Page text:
New York and Italian Law Blog

Friday, June 3, 2011

Personal Jurisdiction over Italian Citizen in NY Matrimonial Action

The following case is posted for informative purposes only.  The posting of this case does not in any way reflect Marzano Lawyers PLLC legal opinion or view on the underlying matter. Furthermore, this law firm, nor any New York or Italian attorney or lawyer affiliated with this law firm, did not represent any of the  parties in the action.

.A.D., Plaintiff v. M.M., Defendant, Index Number Redacted

Supreme Court, Westchester County

Family Law

Justice Linda Christopher

Decided: May 13, 2011

The following papers numbered 1-32 were considered in connection with defendant's motion and plaintiffs cross-motion:


Notice of Motion/Affirmation/Affidavit/Exhibits/Memorandum of Law 1-6

Affirmation in Opposition/Exhibits 7-10

Reply Affirmation/Exhibit 11-12

Notice of Cross-Motion/Affidavit/Affirmation/Exhibits/Memorandum of Law 13-27

Affirmation in Opposition to Cross-Motion and in Support of Defendant's 28-31

Motion/Reply Affidavit/Exhibit/Memorandum of Law

Notice of Rejection 32



In this matrimonial action the defendant moves for an order dismissing the action for lack of personal jurisdiction, pursuant to CPLR §3211(a)(8). The plaintiff cross-moves for an order


denying defendant's motion and directing defendant to pay plaintiff's attorneys the sum of $7500 pursuant to DRL §237.

The parties were married on October 29, 1983 in Italy. The action for divorce was commenced on September 8, 2010 with the filing of a Summons with Notice and Verified Complaint. There is one unemancipated child of the marriage born October 16, 1991, and one emancipated child born April 18, 1984.

The parties stipulated to extend defendant's time to answer, or otherwise move with respect to the complaint up to and including February 3, 2011. On February 8, 2011 defendant served and filed the instant motion seeking dismissal of the complaint for lack of personal jurisdiction over defendant. Defendant argues that he is not, nor has he ever been, a resident or domiciliary of New York, and that the court lacks personal jurisdiction over him in that none of the provisions set forth in CPLR§302(b) have been satisfied. Pursuant to CPLR §302(b)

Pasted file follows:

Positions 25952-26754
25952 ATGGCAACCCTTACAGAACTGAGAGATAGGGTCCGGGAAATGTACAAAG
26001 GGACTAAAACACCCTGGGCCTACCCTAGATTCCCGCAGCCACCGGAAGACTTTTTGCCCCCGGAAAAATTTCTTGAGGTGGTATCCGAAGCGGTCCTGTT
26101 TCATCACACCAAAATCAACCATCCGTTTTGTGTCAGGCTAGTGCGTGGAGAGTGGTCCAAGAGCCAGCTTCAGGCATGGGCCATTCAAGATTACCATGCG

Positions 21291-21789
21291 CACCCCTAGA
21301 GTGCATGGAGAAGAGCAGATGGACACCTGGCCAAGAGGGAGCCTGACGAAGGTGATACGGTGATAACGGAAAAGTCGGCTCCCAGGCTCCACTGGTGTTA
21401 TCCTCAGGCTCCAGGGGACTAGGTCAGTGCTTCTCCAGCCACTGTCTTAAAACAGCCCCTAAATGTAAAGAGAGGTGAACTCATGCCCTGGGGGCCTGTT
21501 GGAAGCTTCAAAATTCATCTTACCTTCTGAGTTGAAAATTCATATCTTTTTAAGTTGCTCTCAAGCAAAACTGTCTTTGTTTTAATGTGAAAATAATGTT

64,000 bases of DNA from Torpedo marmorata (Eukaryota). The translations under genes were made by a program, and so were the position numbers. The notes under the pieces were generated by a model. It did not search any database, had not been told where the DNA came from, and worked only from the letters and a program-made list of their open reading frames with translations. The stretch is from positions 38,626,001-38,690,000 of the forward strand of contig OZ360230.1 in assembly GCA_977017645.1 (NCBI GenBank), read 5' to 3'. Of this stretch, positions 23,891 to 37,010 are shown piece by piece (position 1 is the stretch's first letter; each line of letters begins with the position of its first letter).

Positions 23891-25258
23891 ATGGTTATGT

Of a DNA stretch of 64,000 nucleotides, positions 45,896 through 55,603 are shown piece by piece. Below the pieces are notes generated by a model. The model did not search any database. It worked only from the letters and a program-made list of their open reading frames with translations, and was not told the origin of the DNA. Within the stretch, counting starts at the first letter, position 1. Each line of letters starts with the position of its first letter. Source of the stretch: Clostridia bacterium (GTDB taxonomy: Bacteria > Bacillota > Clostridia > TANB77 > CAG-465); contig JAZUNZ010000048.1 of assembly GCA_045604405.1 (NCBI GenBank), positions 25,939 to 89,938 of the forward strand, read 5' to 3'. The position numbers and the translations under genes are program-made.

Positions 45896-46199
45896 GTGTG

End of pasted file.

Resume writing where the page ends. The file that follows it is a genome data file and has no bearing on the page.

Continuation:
Personal jurisdiction over non-resident defendant in matrimonial actions or family court proceedings. A court in any matrimonial action or family court proceeding involving a demand for support, alimony, maintenance, distributive awards or special relief in matrimonial actions may exercise personal jurisdiction over the respondent or defendant notwithstanding the fact that he or she no longer is a resident or domiciliary of this state, or over his or her executor or administrator, if the party seeking support is a resident of or domiciled in this state at the time such demand is made, provided that this state was the matrimonial domicile of the parties before their separation, or the defendant abandoned the plaintiff in this state, or the claim for support, alimony, maintenance, distributive awards or special relief in matrimonial actions accrued under the laws of this state or under an agreement executed in this state.

CPLR §302(b).


Defendant asserts that New York was never the matrimonial domicile of the parties, and that no marital act ever occurred in New York. He alleges that the marital residence was in Rome, Italy where the parties raised their children, until plaintiff abandoned the marital home in Italy and moved with the children to her current domicile in White Plains, NY. Defendant avers that he remained in Italy and maintains his residence there. Defendant further claims that additionally, in order to assert long-arm jurisdiction over him, pursuant to CPLR 302(b), sufficient minimum contacts with New York must be established so that "traditional notions of fair play and substantial justice" are not offended. Senhart v. Senhart, 4 Misc.3d 862, 866-867 (NY Sup. Ct. 2004), aff'd, 18 AD3d 642 (2nd Dept. 2005). Defendant contends that he lacks the requisite minimum contacts with New York required to confer personal jurisdiction. He claims he resides in Italy and does not have any contacts with New York other than to occasionally visit his children. He avers that he does not conduct any business activity and does not have an office or phone number in New York, nor does he own any real property or tangible personal property in New York. Also, defendant claims that plaintiff has engaged legal counsel in Italy to negotiate the settlement of marital issues with his attorneys in Italy.

Plaintiff argues in her opposition1 that defendant does in fact have the requisite contacts with the State of New York to confer jurisdiction. She alleges that in 2003, the defendant and she agreed that she and the children would move to White Plains, New York because of the medical facilities and progrMarzano Lawyers PLLC available there for the parties' child, M., who has serious medical issues.